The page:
By Donna Lieberman

Gov. Paterson is considering a bill that would end the NYPD's practice of keeping a vast computer database of the names and personal information of innocent people who were unjustly stopped, questioned or frisked by police officers.

He should sign it without delay.

With a pen stroke, the governor can pull the plug on this virtual police lineup of millions of completely innocent black and Latino New Yorkers, and take an important stand for everyone's privacy and due process rights.

Every day, law-abiding people get stopped and frisked by police in New York City. The vast majority of these stops occur in low-income communities of color. Since 2004, the NYPD has stopped and interrogated people nearly 3 million times, and the names and addresses of those stopped have been entered into the department's database, regardless of whether the person broke any law.

Last year, police stopped people 575,304 times - a rate of 1,576 stops per day. Nearly nine out of 10 people stopped were black or Latino. About 88 percent were neither arrested nor issued a summons - meaning they were innocent. A gun - the ostensible reason for the stop-and-frisk regime - was found in less than 0.2 percent of all stops.

In an eight-block area of Brownsville, Brooklyn, which has one of the city's highest stop-and-frisk rates, a full 99 percent of 52,000 police stops over the past four years targeted black New Yorkers. Less than 1 percent of the stops ended in arrest, and a gun was found in 0.0005 percent of the stops. That is an unbelievably poor yield rate for such an intrusive, wasteful and humiliating tactic.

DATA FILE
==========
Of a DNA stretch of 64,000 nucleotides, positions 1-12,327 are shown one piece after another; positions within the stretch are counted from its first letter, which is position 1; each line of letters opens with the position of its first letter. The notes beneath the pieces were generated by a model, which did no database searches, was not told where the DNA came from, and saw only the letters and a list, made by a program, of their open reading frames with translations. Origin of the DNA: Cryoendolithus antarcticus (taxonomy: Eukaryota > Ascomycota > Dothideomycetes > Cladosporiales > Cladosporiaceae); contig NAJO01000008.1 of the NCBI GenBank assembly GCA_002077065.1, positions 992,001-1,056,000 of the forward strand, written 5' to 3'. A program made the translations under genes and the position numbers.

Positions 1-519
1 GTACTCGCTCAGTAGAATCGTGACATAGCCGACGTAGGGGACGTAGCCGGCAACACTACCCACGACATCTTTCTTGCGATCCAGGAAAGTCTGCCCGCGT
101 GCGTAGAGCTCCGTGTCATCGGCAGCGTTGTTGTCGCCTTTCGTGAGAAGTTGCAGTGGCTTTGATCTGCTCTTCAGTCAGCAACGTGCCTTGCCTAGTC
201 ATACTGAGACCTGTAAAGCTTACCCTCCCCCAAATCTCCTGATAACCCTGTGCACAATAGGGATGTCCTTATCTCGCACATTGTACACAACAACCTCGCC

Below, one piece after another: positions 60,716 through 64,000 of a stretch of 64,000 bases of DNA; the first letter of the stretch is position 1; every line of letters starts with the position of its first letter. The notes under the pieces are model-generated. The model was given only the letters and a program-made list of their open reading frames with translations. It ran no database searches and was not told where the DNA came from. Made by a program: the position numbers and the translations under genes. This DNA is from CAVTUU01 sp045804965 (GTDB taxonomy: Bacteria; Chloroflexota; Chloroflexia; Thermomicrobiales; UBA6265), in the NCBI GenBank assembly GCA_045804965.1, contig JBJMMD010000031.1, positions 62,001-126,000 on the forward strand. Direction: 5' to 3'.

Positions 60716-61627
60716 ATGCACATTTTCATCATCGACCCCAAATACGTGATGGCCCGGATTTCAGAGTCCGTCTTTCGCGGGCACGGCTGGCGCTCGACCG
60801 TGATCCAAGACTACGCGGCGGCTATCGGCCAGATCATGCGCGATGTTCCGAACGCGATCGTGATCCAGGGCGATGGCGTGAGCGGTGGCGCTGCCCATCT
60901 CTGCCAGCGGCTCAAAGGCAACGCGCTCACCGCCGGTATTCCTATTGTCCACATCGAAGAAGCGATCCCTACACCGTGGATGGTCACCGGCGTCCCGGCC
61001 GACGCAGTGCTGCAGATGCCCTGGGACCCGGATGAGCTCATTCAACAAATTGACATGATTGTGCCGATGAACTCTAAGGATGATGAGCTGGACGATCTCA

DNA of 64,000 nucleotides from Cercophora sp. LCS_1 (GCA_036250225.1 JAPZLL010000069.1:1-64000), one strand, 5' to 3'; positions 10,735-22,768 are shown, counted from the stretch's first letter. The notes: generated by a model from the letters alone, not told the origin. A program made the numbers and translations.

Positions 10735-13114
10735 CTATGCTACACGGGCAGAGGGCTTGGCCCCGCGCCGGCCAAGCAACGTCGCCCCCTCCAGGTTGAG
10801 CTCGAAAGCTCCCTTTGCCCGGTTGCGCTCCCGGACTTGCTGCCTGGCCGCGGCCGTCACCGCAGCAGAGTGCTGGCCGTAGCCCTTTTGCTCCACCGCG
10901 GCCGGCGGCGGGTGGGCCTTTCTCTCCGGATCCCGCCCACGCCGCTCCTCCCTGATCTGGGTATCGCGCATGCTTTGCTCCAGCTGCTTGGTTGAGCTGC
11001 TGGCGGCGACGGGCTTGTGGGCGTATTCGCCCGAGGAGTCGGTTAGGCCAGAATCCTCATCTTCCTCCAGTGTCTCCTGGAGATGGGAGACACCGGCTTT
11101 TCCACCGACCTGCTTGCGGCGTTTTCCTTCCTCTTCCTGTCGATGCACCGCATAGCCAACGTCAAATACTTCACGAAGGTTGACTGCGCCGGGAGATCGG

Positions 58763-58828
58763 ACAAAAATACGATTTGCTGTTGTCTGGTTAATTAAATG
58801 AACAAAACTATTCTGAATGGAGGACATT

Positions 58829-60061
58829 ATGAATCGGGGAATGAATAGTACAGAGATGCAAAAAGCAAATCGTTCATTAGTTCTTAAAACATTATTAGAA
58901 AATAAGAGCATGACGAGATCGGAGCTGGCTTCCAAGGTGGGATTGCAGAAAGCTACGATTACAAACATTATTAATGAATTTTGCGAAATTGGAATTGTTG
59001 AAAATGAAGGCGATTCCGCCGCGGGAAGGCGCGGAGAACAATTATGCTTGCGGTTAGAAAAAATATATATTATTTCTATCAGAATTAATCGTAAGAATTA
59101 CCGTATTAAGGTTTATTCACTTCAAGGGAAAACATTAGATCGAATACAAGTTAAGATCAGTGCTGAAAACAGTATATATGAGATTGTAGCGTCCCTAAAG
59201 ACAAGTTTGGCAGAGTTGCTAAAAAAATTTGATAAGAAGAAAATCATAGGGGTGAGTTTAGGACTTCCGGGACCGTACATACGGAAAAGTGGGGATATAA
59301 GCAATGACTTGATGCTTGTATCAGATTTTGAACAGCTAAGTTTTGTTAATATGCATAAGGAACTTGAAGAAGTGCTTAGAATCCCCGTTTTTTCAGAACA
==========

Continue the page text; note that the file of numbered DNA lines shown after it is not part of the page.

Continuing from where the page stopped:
For a young, black teenager, a police stop is rarely a benign encounter. Indeed, 24 percent of stops involve the use of force.

But the stops themselves are only half of the problem here. Innocent people subjected to police stops should not become permanent crime suspects by having their names, addresses and other personal information stored indefinitely in an NYPD database.

Assemblyman Hakeem Jeffries (D-Brooklyn) and state Sen. Eric Adams (D-Brooklyn), recognizing this injustice, sponsored legislation that has passed both houses and now sits on the governor's desk. The bill would prohibit the police from entering into an electronic database the personal information - such as name, Social Security number and address - of innocent individuals who are stopped by the police and released without further legal action.

Mayor Bloomberg and NYPD Commissioner Raymond Kelly have urged the governor to veto the bill. They argue that keeping a vast database of innocent people is vital to maintaining law and order. It's a weak argument.

The NYPD's detectives are professionals who can rely on good police practices, not a database of innocent people, to solve crimes. The city's violent crime rate plummeted throughout the 1990s, before the NYPD launched its stop-and-frisk database. It's unlikely that depriving police of the database would trigger a surge in crime. Besides, the best crimefighting tactics target criminals, not innocent residents.

Excessive use of stop-and-frisk is creating a climate of distrust and disrespect between black New Yorkers and the police. In many communities, residents are at risk of being stopped and questioned by police officers every time they step outside. Each trip to work, the subway or the store can result in an unpleasant encounter with law enforcement for no good reason.

Vulnerable communities need good policing. But a policy that is both ineffective and hurts the long-term relationship between the police and the people of the city is counterproductive.

By shutting down the stop-and-frisk database, Paterson will demonstrate that, unlike Bloomberg, he is unwilling to give the NYPD a pass on this racially biased and counterproductive policy.

He will champion privacy, justice and common sense.

Lieberman is executive director of the New York Civil Liberties Union.